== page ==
silikon sueños, vol. 4: eastside(s) konnection

[This posting was originally intended for the great new LA Eastside group blog, and was written in response to its recent string of posts about the meaning of the “Eastside,” and having a history/connection to it, etc. Unfortunately, my poor non-programmer brain found the software used for that blog exceedingly difficult to understand and navigate, and grew really frustrated really fast. So, instead of wasting any more time and energy trying to decipher it, I decided to post this here instead.]

I did not grow up in East LA.

I didn’t grow up in LA at all (although I’ve been here 18 years now—half my life—and it seems like the most important “growing up” I’ve done has been, and continues to be, during my “adult” life here in LA).

However, as those who have read The Sickly Season zine, and this blog, might know, during the 1980s, I did grow up in East San José, California, which we too call the Eastside.

It’s something that I talk about a lot in my work, because the experiences and memories that I have from that time and space are central to my life. Any insight that I am able to gain about who/what I am finds much of its source in a process of untangling my understanding and experience of the world from how that understanding and experience are shaped by the intersections of Story & King, Tully & McLaughlin, Alum Rock & White, trips to Eastridge and La Pulga, and hours playing pool and waiting around for my dad in the multitude of Eastside Mexicano bars he would take me to with him after work.

I also write about East Sanjo because during the time that I have been in LA, like all major cities in the United States, San José has been massively gentrified in the ugliest of ways, including much of the Eastside.

As a little esquincle, I was there to see when this process really started, in the 1980s, when the psychogeographical site of “Silicon Valley” was born in a feverdream of random access memory and floppy logic—with San José as its officially designated digital “Heart.” But the “heart” that I remember in San José, however raggedly and chuecked out it beat and bled, was on the Eastside, and in other scattered pockets of community throughout the city.

I write about East Sanjo because part of the process of successful gentrification and imperialist take-over and colonization involves the creation and dissemination of documents and other media that erase “undesirable” memories, (hi)stories, and experiences (that might narrate another reality, another meaning), in order to replace them with vapid, empty, nihilistic decontextualizations and understandings that are shaped by, and that support, the dominant paradigm. As my experience growing up in both the “real” reality, and the digital, virtual “reality” of Silicon Valley, taught me, the spaces of gentrification and colonization are never just physical—but neither are the spaces of resistance (just listen to any corrido by Los Tigres del Norte, who also came out of East Sanjo).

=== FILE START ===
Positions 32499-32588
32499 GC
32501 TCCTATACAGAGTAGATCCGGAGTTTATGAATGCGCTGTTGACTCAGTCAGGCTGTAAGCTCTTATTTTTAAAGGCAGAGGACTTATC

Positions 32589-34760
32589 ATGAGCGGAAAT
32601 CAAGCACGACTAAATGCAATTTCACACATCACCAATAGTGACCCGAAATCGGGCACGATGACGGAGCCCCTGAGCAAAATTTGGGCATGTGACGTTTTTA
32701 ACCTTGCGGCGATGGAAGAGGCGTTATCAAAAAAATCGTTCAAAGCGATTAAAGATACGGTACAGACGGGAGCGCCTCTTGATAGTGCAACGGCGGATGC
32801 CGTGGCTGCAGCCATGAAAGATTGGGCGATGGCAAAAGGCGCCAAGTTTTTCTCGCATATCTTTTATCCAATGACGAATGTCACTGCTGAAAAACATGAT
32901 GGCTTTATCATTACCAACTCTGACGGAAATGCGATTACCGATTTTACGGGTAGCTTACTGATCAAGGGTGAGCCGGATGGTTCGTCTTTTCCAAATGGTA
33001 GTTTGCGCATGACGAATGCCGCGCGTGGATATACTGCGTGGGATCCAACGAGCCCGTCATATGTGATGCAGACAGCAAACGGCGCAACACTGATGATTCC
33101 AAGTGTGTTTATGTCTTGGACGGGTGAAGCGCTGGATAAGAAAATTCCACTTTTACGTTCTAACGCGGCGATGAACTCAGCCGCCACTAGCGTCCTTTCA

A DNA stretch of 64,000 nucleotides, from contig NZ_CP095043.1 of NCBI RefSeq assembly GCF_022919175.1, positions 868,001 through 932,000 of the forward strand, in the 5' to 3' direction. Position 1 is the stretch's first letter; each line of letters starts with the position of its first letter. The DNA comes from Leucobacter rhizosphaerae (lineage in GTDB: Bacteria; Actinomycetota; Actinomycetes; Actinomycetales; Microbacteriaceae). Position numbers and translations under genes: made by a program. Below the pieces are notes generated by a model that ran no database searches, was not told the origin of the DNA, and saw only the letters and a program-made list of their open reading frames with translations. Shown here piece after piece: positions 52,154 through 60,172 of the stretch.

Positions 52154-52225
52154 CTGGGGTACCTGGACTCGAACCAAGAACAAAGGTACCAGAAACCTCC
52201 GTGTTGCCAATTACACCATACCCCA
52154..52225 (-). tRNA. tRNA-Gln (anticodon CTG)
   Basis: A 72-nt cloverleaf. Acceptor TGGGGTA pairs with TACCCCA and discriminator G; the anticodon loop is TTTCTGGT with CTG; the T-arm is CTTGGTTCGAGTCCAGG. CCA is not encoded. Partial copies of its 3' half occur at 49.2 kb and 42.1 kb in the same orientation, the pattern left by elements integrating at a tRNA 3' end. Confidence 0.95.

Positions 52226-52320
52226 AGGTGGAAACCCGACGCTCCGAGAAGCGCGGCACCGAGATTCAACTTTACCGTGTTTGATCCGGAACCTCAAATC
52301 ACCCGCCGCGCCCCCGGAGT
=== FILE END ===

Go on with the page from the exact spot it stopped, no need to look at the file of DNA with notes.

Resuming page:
In fact, a large part of my initial interest in participating in the LA Eastside blog arose from the common perception that just as physical spaces are being invaded and shaped according to the dominant paradigm, this virtual space of the “blogosphere” is also being fashioned in a similar way, as dull, bland conceptualizations of Los Angeles and the Eastside proliferate and crowd out others through the viral replication of an insidious decontextualization and the imposed requirement of specialized knowledge and references.

While there are obvious problems of sexism and stereotyping with media like Lowrider Magazine and the Homies dolls, I nevertheless relate to them with a certain sense of pride not just because, like Los Tigres del Norte, they also came out of East San José, but more importantly, because they help to pop the dot.com bubble of silly-con reality that has been so carefully constructed and propagated through official channels. These pop culture artifacts reference and foreground those who suffer most the real, non-virtual toxicity of this city—the environmental pollution that undergirds the production of silicon and computer hardware products; the mental pollution of consumer society, spectacle, and narcotráfico; the spiritual pollution of reactionary, provincial, rightwing conservatism and white supremacy that manipulates the media and the state to maintain repressive violence toward immigrants, the working class, the working poor, and people of color in general.

This is the reality that gives the lie to the nice, shiny bubble-reality of the yuppie and hipster richie riches who go to the Whole Foods grocery store where my younger sister works, for example, in a “nice” neighborhood of San José (nowhere near the Eastside, of course). These parasites shopping for their organic and “natural” fare are disgusting in their behavior, in their modes of interaction and communication, and in their infantile expectations to be coddled and pampered by the army of service employees that helps to maintain the glossy façade of San José as a slick silicontopia. And just in case any of those workers might try to step out of line, the rich can count on systematic repression and harassment of the working class and working poor—especially immigrants—from extensive surveillance, from Immigration and Customs Enforcement raids, and from a fascistic, racist, ultra-classist SJPD police force that works extra hard to make this “America’s Safest City” (for them, of course).

I write here on this blog, then, in part to re-member the Eastside—my Eastside, our Eastside—even as they try to vanish it.

I write to re-member myself.

But most of all, I write here, online, to help pop the silly-con blogo-globo bubble of empty, parasitical non-sense, thoughtless ranting, and reactionary, pre-programmed response, that passes itself off as insight and context elsewhere in the virtual realm.